There were many discrepancies between Bosko Mandic’s written statement and his evidence in court at the trials of Karadzic and Mladic. Mandic was thus forced to ‘think about’ his statements and decide which ones were true. The only explanation the witness could offer 'off the top of my head' was that he thought there was no need to speak about 'things which were general knowledge, such as the crimes against non-Serbs’. The ‘Tribunal already has information about that’, Mandic noted

Bosko Mandic, defence witness at Rako Mladic trialBosko Mandic, defence witness at Rako Mladic trial

The trial of Ratko Mladic, former VRS Main Staff commander, continued today with the evidence of Bosko Mandic, former vice-president of the Executive Board and a member of Crisis Staff in Prijedor.

When Mandic confirmed that his written statement to the defense was true, defense counsel Branko Lukic read out the summary. The witness described the ‘peaceful takeover’ of Prijedor, the attacks of Muslim forces on Serbs and the JNA, and the influx of Serb refugees from war-torn areas. Mandic also argued that the Serb authorities assisted the voluntary evacuation of those who were not involved in the fighting. The others, according to the witness, were taken to Omarska.

In the cross-examination, the prosecutor highlighted numerous inconsistencies between Mandic’s written statement and his evidence in court, and also some discrepancies between Mandic’s testimony in January 2014 at the Karadzic trial, and what he said today in the case against Mladic. This prompted presiding judge Orie to intervene several times, asking the witness to clarify what was actually true: the claims he made in his written statement, or those he made in court today. Mandic confirmed that his statement was correct. In the written statement, Mandic claims that the Serbs decided to take over power in Prijedor after they intercepted the cables exchanged by Alija Delimustafic and Jerko Doko. The former was the police minister and the latter the defense minister.In the cables, Delimustafic and Doko ordered attacks on Serbs and the JNA. This January at Karadzic's trial, Mandic stated that the plan to take over Prijedor had been put together before those events. Today the witness told the prosecutor that the plans were made when a Serb wedding guest was killed in Sarajevo in March 1992.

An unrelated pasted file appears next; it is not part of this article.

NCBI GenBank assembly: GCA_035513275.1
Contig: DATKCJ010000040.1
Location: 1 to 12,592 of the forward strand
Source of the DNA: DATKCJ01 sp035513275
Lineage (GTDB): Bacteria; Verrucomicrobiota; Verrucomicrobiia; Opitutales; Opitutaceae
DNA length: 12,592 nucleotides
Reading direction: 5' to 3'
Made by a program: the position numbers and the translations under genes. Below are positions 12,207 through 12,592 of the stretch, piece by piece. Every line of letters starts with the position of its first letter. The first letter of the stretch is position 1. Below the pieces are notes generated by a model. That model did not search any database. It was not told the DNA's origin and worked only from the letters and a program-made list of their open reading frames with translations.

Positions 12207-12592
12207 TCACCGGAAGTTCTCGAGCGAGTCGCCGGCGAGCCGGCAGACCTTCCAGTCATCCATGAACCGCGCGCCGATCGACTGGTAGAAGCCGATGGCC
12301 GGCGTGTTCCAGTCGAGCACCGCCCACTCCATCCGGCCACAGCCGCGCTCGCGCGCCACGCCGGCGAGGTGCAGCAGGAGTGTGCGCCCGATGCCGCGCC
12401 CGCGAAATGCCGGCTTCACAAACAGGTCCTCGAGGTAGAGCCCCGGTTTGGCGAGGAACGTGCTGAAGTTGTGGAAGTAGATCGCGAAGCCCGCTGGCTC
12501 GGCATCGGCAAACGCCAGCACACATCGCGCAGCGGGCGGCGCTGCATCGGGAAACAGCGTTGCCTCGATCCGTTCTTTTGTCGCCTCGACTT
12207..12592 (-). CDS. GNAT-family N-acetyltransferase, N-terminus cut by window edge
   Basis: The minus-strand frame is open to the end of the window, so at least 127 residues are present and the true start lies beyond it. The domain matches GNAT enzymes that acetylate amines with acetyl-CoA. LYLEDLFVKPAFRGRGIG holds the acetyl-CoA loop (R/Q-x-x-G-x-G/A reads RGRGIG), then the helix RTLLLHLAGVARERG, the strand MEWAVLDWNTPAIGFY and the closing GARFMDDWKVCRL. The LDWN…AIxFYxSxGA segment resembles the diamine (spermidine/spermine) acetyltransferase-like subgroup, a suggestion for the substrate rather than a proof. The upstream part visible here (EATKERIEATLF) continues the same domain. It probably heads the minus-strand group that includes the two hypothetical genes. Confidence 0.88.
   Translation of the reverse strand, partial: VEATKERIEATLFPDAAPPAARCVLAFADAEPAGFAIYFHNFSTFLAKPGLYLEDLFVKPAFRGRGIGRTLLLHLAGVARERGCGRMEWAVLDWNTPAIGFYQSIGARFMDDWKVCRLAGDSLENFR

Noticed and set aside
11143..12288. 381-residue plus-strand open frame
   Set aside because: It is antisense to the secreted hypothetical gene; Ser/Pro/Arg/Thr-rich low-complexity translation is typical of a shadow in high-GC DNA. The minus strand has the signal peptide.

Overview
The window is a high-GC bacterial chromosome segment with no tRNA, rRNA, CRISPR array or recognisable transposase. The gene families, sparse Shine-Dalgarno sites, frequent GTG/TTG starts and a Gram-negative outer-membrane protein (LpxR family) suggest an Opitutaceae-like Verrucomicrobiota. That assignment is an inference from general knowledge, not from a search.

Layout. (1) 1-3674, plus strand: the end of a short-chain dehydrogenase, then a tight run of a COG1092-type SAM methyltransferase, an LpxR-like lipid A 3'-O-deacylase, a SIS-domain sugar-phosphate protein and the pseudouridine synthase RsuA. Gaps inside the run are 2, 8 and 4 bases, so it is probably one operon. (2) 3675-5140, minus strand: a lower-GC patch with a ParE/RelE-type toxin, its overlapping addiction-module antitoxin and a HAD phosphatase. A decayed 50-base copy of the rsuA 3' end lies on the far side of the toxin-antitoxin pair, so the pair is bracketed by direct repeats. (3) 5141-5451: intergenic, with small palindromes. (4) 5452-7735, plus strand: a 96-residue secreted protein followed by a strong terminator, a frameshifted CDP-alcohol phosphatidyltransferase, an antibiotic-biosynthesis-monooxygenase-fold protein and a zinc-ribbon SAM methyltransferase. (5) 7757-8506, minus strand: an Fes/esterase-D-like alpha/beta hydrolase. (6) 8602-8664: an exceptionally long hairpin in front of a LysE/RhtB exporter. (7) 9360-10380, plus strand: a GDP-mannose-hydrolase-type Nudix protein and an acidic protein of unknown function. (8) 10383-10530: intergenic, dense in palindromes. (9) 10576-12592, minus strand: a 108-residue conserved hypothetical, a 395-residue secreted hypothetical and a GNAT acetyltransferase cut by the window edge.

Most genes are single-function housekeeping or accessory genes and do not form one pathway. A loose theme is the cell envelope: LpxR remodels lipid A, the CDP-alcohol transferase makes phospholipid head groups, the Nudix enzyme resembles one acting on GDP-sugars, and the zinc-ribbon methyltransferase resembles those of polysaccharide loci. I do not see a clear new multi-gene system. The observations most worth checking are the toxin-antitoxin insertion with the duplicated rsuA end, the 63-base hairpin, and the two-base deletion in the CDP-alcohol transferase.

The prosecutor asked Mandic about the instructions issued by the SDS Main Board for the takeover of municipalities where Serbs were either in the majority or in the minority. The instructions are known as Variant A and B. Mandic replied that he ‘didn’t know’ whether the authorities in Prijedor had received the instructions. Finally, the witness did admit that he was ‘definitely told’ that Karadzic wanted to step up the efforts to implement the two variants of the plan. The claim was corroborated by the minutes from a meeting of the Prijedor SDS in February 1992. The witness also attended that meeting.

Speaking about the attacks on the villages of Hambarine and Kozarac in late May 1992, the witness said that he didn’t know that ‘hundreds of Muslims’ were killed’ in the operations. Mandic added that ‘it was not my job’, but if ‘there are reports’, then it is ‘logical to accept’ that version of events.

As he answered the prosecutor's questions, Mandic concluded that he ‘can only accept’ that ‘non-Serbs who had nothing to do with combat operations were detained’ in Omarska and Keraterm. Also, he heard that ‘non-Serbs were tortured’ in the Prijedor prison camps, the witness admitted.Mandic however ‘personally didn’t see anything’.

Numerous inconsistencies between Mandic’s testimonies prompted the presiding judge to urge him to ‘think about' them during the break to decide whether he wanted to stick to the claims he made in the written statement to Mladic’s defense. After the break, the witness said the only explanation ‘off the top of my head' he could offer was that he thought it was ‘not necessary to talk about facts which are general knowledge’. The ‘Tribunal certainly knows’ about the killings in Keraterm or during the mop-up operations, Mandic noted. According to Mandic, he had no information about the crimes against the non-Serbs. Tomorrow in the re-examination Mandic will be asked questions by the defense counsel.